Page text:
Here's a description of the stories within:

By a Whisker by Kevin O. McLaughlin (3500 words): Someone is siphoning magical energy from the powerful ley nexus at Northshield University in this urban fantasy. Ryan goes to investigate, and gets help from an unexpected quarter.

The Accidental Muse by Amy Rose Davis (6200 words): A girl with no memory, a grieving widower, and a sweet-natured boy with strange power live a quiet life in their sheltered Keep until the night a traveling musician arrives at the door. The power of the musician's harp threatens to destroy their family unless one of them can stop it. A tale of gods, muses, mysterious spirits, and the power of love.

The Price of Vengeance by Derek J. Canyon (7400 words): In 22nd century Atlanta, Maggie hunts the genetically-engineered dwarf who killed her entire gang.

Insomnomancer by JE Medrick (3400 words): Witness life through the eyes of a predator. Kyle Hall, barely remarkable in a world of gray faces, is targeted by a very specialized hunter. To the target, it is night after sleepless night. To the Insomnomancer - a game of points and hungry satisfaction.

Thump by NB Kelly (4650 words): When a hitchhiker becomes part of an impromptu road trip, peace is the last thing that two young men will get out of it.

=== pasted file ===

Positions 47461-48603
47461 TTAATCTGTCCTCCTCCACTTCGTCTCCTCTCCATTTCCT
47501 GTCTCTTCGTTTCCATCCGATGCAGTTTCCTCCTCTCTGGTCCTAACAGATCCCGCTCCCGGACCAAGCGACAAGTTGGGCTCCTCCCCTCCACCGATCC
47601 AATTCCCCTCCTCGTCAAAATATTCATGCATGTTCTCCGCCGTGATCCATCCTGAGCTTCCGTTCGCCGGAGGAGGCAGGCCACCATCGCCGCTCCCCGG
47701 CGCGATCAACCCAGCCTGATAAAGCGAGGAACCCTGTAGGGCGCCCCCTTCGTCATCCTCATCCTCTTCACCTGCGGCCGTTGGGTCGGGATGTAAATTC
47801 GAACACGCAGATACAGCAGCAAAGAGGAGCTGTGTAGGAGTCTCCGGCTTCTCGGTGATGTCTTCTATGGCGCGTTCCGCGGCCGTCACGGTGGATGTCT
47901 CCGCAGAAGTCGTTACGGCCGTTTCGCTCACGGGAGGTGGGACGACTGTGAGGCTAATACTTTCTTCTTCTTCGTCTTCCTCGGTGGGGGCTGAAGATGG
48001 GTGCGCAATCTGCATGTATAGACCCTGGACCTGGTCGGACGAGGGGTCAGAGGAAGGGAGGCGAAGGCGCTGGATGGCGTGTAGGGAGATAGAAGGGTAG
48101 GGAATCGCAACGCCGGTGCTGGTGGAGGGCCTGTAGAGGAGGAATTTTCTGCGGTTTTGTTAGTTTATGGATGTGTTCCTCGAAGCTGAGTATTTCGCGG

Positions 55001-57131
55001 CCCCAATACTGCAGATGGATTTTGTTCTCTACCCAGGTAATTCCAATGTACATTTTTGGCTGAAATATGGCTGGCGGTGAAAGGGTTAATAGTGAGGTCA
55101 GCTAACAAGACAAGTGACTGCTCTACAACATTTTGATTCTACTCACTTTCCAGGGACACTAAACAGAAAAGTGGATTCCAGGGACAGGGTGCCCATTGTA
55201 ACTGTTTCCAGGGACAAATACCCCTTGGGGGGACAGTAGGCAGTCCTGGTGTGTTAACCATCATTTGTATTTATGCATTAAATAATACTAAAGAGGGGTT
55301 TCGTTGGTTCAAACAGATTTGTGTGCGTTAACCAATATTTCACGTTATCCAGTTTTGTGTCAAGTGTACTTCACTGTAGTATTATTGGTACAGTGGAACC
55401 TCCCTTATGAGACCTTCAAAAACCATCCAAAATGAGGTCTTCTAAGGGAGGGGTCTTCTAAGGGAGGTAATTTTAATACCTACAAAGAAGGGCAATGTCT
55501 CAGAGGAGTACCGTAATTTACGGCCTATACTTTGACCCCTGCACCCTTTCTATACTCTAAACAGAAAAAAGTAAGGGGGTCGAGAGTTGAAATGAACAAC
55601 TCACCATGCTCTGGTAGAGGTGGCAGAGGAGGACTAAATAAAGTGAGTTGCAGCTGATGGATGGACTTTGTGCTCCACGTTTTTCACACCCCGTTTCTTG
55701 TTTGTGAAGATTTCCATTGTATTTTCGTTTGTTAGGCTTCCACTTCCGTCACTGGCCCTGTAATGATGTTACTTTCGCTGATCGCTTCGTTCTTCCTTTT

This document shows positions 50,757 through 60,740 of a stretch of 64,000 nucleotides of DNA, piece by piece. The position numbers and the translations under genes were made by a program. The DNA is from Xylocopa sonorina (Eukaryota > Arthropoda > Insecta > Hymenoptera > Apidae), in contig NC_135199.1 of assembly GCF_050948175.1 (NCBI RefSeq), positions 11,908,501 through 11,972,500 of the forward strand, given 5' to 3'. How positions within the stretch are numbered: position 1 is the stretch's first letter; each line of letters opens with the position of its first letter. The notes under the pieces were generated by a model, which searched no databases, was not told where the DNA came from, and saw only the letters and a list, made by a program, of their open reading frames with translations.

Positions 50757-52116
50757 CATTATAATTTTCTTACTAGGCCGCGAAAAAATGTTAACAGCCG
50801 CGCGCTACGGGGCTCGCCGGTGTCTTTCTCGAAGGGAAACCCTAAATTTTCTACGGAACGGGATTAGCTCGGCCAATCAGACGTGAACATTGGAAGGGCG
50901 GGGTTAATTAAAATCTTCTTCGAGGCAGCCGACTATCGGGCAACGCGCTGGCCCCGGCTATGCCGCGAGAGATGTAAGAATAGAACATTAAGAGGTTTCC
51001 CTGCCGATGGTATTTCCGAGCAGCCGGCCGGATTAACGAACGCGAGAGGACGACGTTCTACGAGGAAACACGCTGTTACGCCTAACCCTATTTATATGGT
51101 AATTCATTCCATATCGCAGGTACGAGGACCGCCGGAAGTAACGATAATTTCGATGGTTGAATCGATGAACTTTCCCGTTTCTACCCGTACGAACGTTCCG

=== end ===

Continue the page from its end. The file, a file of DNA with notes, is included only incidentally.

Iron in Shadow by Edward L. Cote (14900 words): The best thief in Rithmoor, the City of Dark Water, goes by the name Slip. He takes on a promising job, but it gets more complicated and dangerous the more he learns about what exactly it is he must do. To avoid certain death at the hands of the Great Magus Dibian, he must risk the wrath of the world's hardest people.

Together They Die by Brian Drake (3220 words): A former cop helps a ghost solve her murder.

Incubators by Manley Peterson (3200 words): Lost in space, three astronauts struggle to accept their fate aboard a crippled ship. Could a last-minute rescue be all they hoped for?

Cube by Coral Russell (4150 words): Luke's family isn't perfect, but they're worth saving. How far would you go to save your family?

The Star-Eater by K Gorman (6000 words): Karin wakes up one day on her starship, realizing her sister has been killed--but not before her sister cursed the murderer. Now she's got a man to kill. And her boss is starting to suspect that she's a little more than human...

Man-Maker by BC Woods (8050 words): A young boy in a society based entirely around defending itself against zombie-like demons refuses a sacred rite of passage.

Daddy Issues by John G. Hartness (4200 words): Vampires, voodoo, zombies and gold-diggers, it's all in a day's work for the boys at Black Knight Investigations. Vampire Private Investigators Jimmy Black and Greg Knightwood are called in to dispose of a zombie in the library, but there's always more than meets the eye where these detectives are concerned. Takes place before the events in Hard Day's Knight.

Weird and Wondeful by Tony Lavely (6000 words): Mailira and Marelsa together bring an old Scottish folk tale to life for a young musician.